Credit: Andrew Metcalf

Congressional candidate David Trone—who famously spent $13 million of his own money on an unsuccessful bid for Congress last year—said Sunday afternoon he doesn’t plan to do that again on his new campaign for the 6th District seat.

Instead, the multi-millionaire businessman, who co-owns the national alcohol retailer Total Wine & More, said his campaign will accept contributions from individuals.

“My wife and I are hopeful we don’t have to spend as much money, that’s for sure,” Trone said when asked what he learned from his second-place finish to Rep. Jamie Raskin in last year’s District 8 Democratic primary. “We’re going to raise money the old-fashioned way—$25 at a time—just like President Obama did, just like Bernie Sanders did, with lots of meet and greets, lots of consumer, voter contact and we’re going to really work hard to get out there and I think that’s going to make a difference.”

He added that he would accept contributions up to $2,700—the maximum an individual can give a federal candidate—but he vowed to continue his pledge from his previous campaign not to accept any money from PACs, lobbyists or corporations.

“We’re working on all kinds of events that are focused on those $25 [contributions],” Trone said. “Our belief is that we’re going to have more folks writing $10, $15 checks to us than all the other candidates combined, without question.”

Other candidates pursuing the 6th District seat include Dels. Bill Frick (D-Bethesda) and Aruna Miller (D-Darnestown), as well as state Sen. Roger Manno (D-Silver Spring). Democrat Andrew Duck, of Frederick County, has filed to run for the seat.

Republicans considering a run for the seat include Amie Hoeber, of Potomac; Kelly Schulz, the Maryland Department of Labor, Licensing and Regulation secretary; and former Montgomery County Del. Matt Mossburg.

Trone spoke with reporters Sunday afternoon in front of a large John Deere combine that had been converted into a slide for children at Butler’s Orchard in Germantown. The stop at the orchard came after a busy first weekend for Trone, who announced last week he’d pursue Rep. John Delaney’s seat in a district that stretches from Potomac through Frederick County and includes the Western Maryland panhandle. Delaney announced last month that he is running for president.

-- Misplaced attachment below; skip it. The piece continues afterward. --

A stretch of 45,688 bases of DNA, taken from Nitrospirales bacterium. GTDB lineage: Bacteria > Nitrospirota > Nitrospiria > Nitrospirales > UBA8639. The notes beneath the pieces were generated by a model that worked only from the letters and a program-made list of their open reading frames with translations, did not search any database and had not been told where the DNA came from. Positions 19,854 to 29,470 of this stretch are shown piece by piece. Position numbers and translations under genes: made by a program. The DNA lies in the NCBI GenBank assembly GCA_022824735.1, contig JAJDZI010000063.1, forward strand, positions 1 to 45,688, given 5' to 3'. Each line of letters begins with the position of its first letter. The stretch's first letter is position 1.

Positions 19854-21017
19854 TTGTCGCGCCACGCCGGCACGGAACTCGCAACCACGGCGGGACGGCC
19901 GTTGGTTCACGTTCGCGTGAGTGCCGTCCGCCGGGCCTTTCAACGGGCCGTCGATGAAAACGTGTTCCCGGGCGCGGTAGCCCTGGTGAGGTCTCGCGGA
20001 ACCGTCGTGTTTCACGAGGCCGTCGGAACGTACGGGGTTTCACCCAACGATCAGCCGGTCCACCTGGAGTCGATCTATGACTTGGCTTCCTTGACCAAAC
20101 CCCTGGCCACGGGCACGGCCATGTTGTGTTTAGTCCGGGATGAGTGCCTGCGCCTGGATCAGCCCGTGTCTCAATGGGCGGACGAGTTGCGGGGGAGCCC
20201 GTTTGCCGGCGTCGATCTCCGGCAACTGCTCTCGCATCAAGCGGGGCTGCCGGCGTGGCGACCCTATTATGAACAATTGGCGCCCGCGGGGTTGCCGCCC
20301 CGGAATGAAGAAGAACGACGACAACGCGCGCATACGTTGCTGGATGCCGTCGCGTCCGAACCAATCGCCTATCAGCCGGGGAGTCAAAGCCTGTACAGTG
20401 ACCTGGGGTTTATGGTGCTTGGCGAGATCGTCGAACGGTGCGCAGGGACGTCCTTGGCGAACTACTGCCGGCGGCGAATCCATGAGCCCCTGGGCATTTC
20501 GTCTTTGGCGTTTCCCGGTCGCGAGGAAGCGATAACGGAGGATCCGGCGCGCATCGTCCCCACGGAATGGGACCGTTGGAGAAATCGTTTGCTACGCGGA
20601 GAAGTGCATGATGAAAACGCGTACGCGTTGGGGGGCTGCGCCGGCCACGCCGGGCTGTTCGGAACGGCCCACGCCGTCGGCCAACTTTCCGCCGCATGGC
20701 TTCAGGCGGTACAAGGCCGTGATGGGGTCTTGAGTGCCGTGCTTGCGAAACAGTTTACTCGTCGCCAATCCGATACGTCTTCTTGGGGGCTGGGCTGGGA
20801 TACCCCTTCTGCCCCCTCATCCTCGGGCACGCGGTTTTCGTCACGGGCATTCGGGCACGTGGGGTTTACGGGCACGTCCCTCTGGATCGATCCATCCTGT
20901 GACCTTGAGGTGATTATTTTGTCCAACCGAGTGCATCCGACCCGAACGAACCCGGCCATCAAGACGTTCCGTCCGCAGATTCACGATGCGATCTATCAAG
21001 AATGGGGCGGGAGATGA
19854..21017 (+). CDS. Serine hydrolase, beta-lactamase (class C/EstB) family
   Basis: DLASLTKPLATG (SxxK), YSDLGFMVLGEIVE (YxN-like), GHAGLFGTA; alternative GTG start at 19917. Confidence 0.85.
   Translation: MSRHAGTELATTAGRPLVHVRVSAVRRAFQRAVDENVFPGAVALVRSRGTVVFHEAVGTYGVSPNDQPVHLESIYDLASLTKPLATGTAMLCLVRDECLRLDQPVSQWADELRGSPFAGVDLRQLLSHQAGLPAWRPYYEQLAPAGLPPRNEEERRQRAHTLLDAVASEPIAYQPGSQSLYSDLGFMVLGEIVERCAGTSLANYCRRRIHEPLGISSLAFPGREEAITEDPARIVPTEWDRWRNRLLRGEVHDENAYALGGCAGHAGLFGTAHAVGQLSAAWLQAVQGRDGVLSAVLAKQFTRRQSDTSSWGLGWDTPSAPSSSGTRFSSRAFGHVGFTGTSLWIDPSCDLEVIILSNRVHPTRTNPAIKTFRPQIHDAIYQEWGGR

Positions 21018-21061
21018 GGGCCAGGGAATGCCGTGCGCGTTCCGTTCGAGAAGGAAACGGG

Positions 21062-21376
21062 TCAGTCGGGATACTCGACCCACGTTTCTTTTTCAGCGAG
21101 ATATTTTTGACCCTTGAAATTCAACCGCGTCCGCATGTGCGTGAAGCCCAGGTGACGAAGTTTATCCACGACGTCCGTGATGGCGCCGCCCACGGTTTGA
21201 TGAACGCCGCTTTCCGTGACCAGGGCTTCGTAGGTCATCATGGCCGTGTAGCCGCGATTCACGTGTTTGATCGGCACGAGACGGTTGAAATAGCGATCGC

David Trone speaks with Butler’s Orchard owner Wade Butler before taking a tour of the Germantown farm on Sunday afternoon. Credit: Andrew Metcalf

Trone scheduled stops in the Western Maryland towns of Oakland, Cumberland, Smithsburg and Hagerstown on Saturday, followed by a church service in Williamsport, a farm visit in Washington County and an ice cream social in Frederick on Sunday before arriving at Butler’s Orchard.

In a short speech at the orchard before taking questions from reporters, Trone emphasized his agricultural upbringing on a 200-acre farm in East Berlin, Pennsylvania, that went bankrupt.

He said his campaign will focus on improving infrastructure in the district, such as by reducing congestion on Interstate 270, finding solutions to the opioid epidemic and increasing funding to the National Institutes of Health. He also plans direct voter outreach—a possible change from his first campaign, when he flooded the radio and television airwaves with paid ads.

“We’ll be knocking on more doors than anybody,” Trone said. “One thing we learned on the farm is a heck of a work ethic. If you put in the time and you outwork everybody, you’re probably going to be OK.”

Trone had previously said he was considering a run for Montgomery county executive before announcing his run for the District 6 seat. He said Sunday he chose to pursue a seat in Congress because of the political turmoil at the national level. If he wins he could be a freshman congressman in the Democratic minority, but Trone said he believes the Democrats will take back the majority in 2018.

“We’re pretty convinced what’s happening in America is going to be a tsunami and we’re going to see House races all over the country that can turn the House [of Representatives] into a Democratic majority,” Trone said. “We’re working with the [Democratic Congressional Campaign Committee] to make that happen.”

When asked if he considers himself a progressive, Trone responded that he is on social issues, but on economic ones, he said, “You can’t be for jobs and against employers.”

He added that he believes the federal minimum wage of $7.25 per hour should be increased, but didn’t say if $15 per hour, the wage being pursued by progressives across the country, is the wage he’d support. He said the right number should protect small businesses and be indexed to inflation.

“There’s somewhere in there that’s a happy meeting ground,” Trone said.

Responding to critics who allege he is trying to buy a congressional seat, Trone said he and his wife, June, want to make people’s lives better.

“We don’t need a job,” Trone said. “We’re here to make a difference and make life better and that’s what we care about.”